Cardis adds the connections involved with the Canadian part of the study don't seem to be a conflict of interest to her. But her boss — IARC chief Paul Kleihues — does seem concerned about our findings.

"Well, I think this is a reason for concern. Industry doesn't give you a free lunch usually. That means industry expects something back for any money they do, and I think we must look into this. It's a matter of concern and we must find out if it's sufficient reason to exclude that branch of the study or not."

Kleihues goes on to say that as far as he can see, the Canadian part of the study appears to have been set up carefully, to follow the rules.

As we kept digging, we discovered that not only does the Canadian cellphone lobby pay for a chunk of Krewski's research at the University of Ottawa, it also has an impact on his salary. We learned that the CWTA money unleashes government money that goes towards Krewski's salary. Krewski says these arrangements are all above board.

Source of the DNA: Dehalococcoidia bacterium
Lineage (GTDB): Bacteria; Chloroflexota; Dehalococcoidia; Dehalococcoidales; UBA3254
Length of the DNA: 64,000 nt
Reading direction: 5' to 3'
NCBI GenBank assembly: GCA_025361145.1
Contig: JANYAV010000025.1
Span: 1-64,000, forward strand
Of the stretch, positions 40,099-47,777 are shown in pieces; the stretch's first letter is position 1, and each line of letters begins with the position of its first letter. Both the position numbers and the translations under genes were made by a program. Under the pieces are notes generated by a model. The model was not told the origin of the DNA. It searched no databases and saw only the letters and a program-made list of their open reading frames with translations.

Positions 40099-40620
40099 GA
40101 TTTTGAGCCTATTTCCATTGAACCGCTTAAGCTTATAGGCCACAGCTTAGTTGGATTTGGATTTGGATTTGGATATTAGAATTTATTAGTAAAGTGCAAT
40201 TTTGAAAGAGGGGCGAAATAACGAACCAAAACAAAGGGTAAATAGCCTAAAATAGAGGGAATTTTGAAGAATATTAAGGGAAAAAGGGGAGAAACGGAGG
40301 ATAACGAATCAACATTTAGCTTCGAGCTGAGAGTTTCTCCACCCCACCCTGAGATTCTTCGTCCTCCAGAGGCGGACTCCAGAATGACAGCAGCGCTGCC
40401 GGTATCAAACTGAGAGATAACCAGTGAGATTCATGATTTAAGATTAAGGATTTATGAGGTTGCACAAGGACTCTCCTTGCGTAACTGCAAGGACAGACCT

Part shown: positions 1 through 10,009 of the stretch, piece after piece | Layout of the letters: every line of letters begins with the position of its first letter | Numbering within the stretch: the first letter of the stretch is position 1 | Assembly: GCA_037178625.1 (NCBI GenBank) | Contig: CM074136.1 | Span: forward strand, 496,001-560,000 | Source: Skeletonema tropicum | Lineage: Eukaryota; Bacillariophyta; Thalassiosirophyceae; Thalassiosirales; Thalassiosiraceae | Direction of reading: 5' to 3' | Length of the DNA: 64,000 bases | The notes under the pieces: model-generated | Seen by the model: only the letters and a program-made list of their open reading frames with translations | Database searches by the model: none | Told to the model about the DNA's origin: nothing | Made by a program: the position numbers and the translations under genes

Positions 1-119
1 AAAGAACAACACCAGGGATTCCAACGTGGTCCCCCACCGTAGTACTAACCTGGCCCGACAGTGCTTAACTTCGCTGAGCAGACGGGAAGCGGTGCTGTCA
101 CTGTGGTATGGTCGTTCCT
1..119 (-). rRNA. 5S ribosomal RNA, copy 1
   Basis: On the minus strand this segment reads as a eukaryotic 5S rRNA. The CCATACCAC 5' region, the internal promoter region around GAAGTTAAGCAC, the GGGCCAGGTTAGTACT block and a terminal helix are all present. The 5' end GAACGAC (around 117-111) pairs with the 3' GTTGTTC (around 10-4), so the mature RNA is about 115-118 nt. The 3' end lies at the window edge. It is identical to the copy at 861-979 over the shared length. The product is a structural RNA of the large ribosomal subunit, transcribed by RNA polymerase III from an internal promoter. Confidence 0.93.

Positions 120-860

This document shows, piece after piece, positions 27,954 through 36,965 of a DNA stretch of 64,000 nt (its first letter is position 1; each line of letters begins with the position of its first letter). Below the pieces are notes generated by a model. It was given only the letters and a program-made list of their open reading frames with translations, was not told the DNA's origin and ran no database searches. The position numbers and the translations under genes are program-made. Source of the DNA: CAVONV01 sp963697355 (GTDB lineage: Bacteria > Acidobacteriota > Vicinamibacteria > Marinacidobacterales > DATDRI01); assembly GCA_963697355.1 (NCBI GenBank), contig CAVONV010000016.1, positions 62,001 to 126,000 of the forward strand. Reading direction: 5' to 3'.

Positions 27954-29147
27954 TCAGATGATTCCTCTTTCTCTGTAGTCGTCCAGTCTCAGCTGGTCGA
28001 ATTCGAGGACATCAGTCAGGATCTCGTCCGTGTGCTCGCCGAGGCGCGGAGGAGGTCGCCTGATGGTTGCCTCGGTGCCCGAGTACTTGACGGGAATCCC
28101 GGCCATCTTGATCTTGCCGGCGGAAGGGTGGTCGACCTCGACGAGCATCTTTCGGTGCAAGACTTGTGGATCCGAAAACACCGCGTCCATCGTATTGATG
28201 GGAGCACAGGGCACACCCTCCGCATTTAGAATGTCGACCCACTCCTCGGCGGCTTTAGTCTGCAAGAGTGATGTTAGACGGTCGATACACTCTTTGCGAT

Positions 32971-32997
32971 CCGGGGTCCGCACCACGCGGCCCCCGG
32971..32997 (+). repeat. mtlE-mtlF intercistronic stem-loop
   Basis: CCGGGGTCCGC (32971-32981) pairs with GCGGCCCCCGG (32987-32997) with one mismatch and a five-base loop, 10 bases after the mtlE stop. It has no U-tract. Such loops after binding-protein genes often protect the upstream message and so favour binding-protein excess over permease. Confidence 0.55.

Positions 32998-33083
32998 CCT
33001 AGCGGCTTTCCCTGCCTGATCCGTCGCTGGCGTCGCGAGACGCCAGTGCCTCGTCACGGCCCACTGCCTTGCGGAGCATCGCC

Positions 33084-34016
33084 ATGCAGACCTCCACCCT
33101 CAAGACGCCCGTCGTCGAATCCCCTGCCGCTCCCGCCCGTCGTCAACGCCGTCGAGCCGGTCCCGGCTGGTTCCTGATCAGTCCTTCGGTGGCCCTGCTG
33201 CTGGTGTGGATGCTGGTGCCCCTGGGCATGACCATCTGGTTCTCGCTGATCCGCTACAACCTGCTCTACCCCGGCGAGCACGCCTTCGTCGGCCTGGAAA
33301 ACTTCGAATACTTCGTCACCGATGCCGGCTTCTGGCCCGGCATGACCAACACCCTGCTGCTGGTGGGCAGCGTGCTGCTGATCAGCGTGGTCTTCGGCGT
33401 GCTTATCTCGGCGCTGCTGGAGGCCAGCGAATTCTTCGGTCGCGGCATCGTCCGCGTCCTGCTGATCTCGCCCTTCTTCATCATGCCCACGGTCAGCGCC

The head of IARC - Paul Kleihues told us he was reviewing for possible conflicts of interest the contracts people like Krewski had signed. He said no decisions or changes would be made until an IARC meeting in mid-December.

As for the study itself — it won't be complete for a couple of years. So get ready for another long wait before we get any definitive answer on that old riddle over cellphones and cancer.

All cellphones in Canada meet the basic radiation safety guidelines. But anyone concerned about exposure can take a couple of steps to limit it:

  • When you see only one or two bars on your phone's display, it means the signal is weak and your phone is trying harder to connect with the tower. That's when radiation is highest. Wait until all the bars are there for less radiation.
  • Radiation is also higher when you first place a call, as your phone seeks a connection. If you wait until the call has connected, your exposure will be lower.
  • Keep your calls short — shorter calls means less exposure.